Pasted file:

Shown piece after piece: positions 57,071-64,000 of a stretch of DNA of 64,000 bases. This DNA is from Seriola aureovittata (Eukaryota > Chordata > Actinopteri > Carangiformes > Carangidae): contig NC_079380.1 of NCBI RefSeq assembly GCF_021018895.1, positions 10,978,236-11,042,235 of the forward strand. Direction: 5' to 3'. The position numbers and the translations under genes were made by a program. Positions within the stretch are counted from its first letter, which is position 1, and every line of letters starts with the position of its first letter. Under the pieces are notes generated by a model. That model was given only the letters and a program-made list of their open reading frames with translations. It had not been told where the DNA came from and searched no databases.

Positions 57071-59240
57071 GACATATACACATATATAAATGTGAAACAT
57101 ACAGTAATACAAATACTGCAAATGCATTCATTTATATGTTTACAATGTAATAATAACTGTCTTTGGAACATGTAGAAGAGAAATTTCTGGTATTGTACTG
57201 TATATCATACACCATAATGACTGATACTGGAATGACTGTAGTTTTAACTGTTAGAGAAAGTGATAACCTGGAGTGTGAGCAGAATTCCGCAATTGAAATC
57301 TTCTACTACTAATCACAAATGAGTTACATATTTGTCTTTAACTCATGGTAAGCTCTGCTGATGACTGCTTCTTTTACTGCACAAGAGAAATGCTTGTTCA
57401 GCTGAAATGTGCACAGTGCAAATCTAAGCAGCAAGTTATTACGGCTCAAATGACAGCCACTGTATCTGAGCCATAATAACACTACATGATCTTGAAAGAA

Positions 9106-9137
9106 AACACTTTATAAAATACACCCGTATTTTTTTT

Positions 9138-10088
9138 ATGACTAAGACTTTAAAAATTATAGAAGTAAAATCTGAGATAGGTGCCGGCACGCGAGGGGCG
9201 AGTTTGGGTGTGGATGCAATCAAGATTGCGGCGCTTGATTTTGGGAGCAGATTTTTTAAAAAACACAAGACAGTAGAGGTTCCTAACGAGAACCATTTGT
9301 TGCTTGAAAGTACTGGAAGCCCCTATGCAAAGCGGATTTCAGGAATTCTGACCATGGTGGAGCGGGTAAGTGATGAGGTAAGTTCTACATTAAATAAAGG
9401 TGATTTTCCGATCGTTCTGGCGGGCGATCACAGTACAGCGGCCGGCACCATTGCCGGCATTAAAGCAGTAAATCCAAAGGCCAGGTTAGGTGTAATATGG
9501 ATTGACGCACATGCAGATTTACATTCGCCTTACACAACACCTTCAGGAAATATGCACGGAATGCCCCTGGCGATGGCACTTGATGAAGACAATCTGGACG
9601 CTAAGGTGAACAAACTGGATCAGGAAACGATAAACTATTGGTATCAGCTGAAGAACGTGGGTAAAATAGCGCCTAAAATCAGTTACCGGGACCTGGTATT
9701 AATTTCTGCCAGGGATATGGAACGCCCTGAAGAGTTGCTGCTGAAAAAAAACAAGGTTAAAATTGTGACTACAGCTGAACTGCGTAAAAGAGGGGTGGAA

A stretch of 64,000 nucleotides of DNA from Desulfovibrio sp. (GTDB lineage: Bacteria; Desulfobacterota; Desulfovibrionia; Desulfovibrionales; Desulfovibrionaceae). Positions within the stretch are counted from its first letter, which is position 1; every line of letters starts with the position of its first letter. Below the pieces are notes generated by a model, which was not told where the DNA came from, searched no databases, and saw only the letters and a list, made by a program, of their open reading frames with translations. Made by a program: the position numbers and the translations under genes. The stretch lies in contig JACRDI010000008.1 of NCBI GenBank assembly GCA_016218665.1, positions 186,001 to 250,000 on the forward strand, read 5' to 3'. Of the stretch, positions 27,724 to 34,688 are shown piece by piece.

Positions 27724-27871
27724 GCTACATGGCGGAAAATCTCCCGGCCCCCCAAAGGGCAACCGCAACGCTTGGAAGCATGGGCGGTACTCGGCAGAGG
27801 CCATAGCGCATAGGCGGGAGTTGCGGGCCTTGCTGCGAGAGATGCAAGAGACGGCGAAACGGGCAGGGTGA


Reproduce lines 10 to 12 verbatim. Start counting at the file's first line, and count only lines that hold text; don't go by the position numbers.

Positions 9138-10088
9138 ATGACTAAGACTTTAAAAATTATAGAAGTAAAATCTGAGATAGGTGCCGGCACGCGAGGGGCG
9201 AGTTTGGGTGTGGATGCAATCAAGATTGCGGCGCTTGATTTTGGGAGCAGATTTTTTAAAAAACACAAGACAGTAGAGGTTCCTAACGAGAACCATTTGT